Ninox Robotics is using drone technology to track feral animals
The invasive pet industry is a billion-dollar problem in Australia, especially in vast remote areas where foxes, feral cats and wild boars roam free destroying the ecosystem killing off flora and fauna native to the Australian landscape. However tracking these pests and hunting them down may have just become a lot easier with the official launch of startup Ninox Robtics and its new military grade unmanned aerial vehicles (UAVs), also commonly referred to as drones.
Although there have been many different types of drone trials (specifically civilian drone trials) that have taken place in Australia – one of the leaders in civilian drone technology, Flirtey, also happens to be an Australian company – the trial conducted recently by Ninox Robotics could perhaps be the most ambitious yet.
Its drones use advanced real-time thermal imaging to detect invasive pests in rural areas. Regulatory approval for the trial for the drones has included a number of firsts for a non-military operator in Australia including an enhanced flight height of over 400 metres which enable the drones to cover more ground, flight range beyond visual line of sight (all autonomously) and the ability to fly at night meaning the thermal camera can be at its most effective.
The night flight capabilities are particularly important because most of the ‘pests’ that cause issues in rural areas are in fact nocturnal. Night is not only the time they are most active, but also when they are doing the most damage to farm land and other nocturnal native animals to Australia.
“Australian landholders and managers have been struggling against the problem of invasive pest species for decades, including feral dogs, pigs, deer and rabbits,” says Managing Director of Ninox Robotics, Marcus Ehrlich. “The issue has caused cumulatively billions of dollars in damages and lost revenue, as well as significant destruction to the country’s unique biodiversity.”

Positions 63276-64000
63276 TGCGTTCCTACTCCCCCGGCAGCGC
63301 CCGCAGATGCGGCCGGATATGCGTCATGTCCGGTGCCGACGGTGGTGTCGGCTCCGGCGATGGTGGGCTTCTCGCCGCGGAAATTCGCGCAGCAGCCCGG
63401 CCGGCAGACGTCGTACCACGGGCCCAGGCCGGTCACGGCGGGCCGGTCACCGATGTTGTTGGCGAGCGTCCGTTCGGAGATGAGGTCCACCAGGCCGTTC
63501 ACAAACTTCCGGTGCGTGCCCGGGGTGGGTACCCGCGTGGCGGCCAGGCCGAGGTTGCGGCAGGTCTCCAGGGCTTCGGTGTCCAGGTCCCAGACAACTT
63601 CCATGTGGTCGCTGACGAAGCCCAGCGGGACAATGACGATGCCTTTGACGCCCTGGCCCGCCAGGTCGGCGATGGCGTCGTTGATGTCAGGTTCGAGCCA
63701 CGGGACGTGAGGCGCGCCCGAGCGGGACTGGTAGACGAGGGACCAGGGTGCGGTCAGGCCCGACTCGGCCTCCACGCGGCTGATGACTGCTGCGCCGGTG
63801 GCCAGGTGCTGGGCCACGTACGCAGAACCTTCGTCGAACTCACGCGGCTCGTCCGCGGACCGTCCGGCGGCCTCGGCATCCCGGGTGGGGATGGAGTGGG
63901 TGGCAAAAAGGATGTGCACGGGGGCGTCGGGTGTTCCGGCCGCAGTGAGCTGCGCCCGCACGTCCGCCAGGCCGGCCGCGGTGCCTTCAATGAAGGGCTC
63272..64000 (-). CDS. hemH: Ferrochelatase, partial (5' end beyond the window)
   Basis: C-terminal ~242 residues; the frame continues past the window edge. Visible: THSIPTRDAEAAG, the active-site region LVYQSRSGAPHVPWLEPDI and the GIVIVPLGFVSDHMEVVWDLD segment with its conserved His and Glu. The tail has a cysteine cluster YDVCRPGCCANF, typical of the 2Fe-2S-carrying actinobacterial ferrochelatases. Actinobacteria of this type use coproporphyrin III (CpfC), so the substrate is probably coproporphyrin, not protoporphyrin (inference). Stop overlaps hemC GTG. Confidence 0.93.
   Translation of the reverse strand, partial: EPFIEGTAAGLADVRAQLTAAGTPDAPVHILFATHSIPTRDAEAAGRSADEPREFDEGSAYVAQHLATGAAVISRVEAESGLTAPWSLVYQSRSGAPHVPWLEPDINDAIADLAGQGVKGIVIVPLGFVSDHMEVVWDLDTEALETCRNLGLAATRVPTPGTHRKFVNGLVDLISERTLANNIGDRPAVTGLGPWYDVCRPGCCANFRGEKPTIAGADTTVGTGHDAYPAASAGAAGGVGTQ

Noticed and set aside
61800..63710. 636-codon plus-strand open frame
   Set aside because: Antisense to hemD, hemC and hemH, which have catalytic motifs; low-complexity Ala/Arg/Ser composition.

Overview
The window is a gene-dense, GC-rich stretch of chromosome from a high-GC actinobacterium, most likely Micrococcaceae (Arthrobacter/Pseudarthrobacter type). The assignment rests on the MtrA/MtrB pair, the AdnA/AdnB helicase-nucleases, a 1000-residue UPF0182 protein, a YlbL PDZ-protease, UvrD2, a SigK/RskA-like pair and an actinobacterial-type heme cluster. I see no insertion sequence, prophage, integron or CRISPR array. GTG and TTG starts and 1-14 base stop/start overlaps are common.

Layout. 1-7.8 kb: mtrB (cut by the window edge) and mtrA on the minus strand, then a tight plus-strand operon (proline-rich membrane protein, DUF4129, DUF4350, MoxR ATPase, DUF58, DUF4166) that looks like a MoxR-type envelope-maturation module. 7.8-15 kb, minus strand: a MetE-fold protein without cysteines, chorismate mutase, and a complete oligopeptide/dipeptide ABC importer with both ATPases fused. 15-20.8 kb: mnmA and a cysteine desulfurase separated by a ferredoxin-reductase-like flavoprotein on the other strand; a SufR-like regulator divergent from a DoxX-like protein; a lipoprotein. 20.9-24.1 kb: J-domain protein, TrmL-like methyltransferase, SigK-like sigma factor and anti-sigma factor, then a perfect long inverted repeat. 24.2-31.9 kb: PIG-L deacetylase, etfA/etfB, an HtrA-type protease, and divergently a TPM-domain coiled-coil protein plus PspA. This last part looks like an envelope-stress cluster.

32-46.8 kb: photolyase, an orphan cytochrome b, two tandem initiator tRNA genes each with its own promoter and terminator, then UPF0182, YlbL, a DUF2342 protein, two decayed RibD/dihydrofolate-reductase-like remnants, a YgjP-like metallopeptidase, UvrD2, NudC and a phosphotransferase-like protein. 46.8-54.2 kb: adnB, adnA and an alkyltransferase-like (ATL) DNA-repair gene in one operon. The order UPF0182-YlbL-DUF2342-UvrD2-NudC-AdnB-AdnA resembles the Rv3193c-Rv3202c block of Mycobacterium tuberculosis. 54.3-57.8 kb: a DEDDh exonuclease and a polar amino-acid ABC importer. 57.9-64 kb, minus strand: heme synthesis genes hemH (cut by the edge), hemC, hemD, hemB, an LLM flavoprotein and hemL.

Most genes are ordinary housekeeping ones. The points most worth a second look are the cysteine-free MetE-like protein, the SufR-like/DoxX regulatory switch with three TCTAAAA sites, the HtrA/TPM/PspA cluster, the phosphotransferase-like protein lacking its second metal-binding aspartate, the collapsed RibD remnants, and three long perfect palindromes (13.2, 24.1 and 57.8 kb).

“With the application of UAVs, we have a new weapon in this fight, which will provide unparalleled effectiveness in pest detection and enhance existing control techniques. It’s a quantum leap over any of the current pest intelligence gathering methods currently available.”
Usually aerial detection methods have had a heavy reliance on the human eye via cameras essentially making drones like this ineffective during the night. Ninox Robotics drones, however, are using state-of-the-art duel payload cameras that can switch easily between normal visual spectrum (RGB) and far infrared (thermal) sight.
Video from the camera is streamed live to ground control stations that are manned by highly trained drone pilots, as well as passive screens viewed by landholders and other relevant stakeholders, enabling the viewers to determine the location, number and type of targeted pests.
Ninox Robotics will begin a three-week trial period using its drones at selected sites in southern Queensland and northern New South Wales. The trial will be to test the effectiveness of the drones’ thermal imaging camera to spot invasive pests and domestic animals in a variety of terrain types both at night and in the daytime. During the trial, the information gathered will be combined in real-time with existing control techniques in order to measure the efficacy of the system and its application.
Last week’s trial in southern Queensland succeeded on all fronts, proving that the military-grade drones could detect invasive pests from the air and provide that information in real-time to a pest management officer. It also demonstrated the versatility of the Ninox Robotics system in a number of roles, including a successful mock rescue of a person lost in the woods, searching for small brush fires from over 5km away, and cataloguing a mob of sheep.
This week, the trial will be conducted across farms and national parks in Moonie, Queensland, and will be followed by another trial week in New England in NSW. The upcoming open day on 22 July in Moonie will enable farmers, government officials and other stakeholders to see the drones in action.
“Implementing this trial has been a massive undertaking, working with Australian aviation regulators to test our UAV’s capabilities above and beyond what has been done in this field to date. A drone-related project of this scale has never been conducted by a civilian company in Australia, and we believe it’s the first application of its kind for UAV technology in agriculture anywhere in the world,” says Ehrlich.
Pending the planned outcome of the trial and additional regulatory approval, Ninox Robotics intends to commercialise the service in the coming months, with its first team of fully trained UAV pilots able to be deployed across the country. Ninox Robotics is also exploring additional uses of the technology.
“We are confident that come commercialisation, Ninox Robotics will be able to offer an array of smart, high tech options for Australian government agencies and landholders in dealing with a variety of problems afflicting our continent,” says Ehrlich.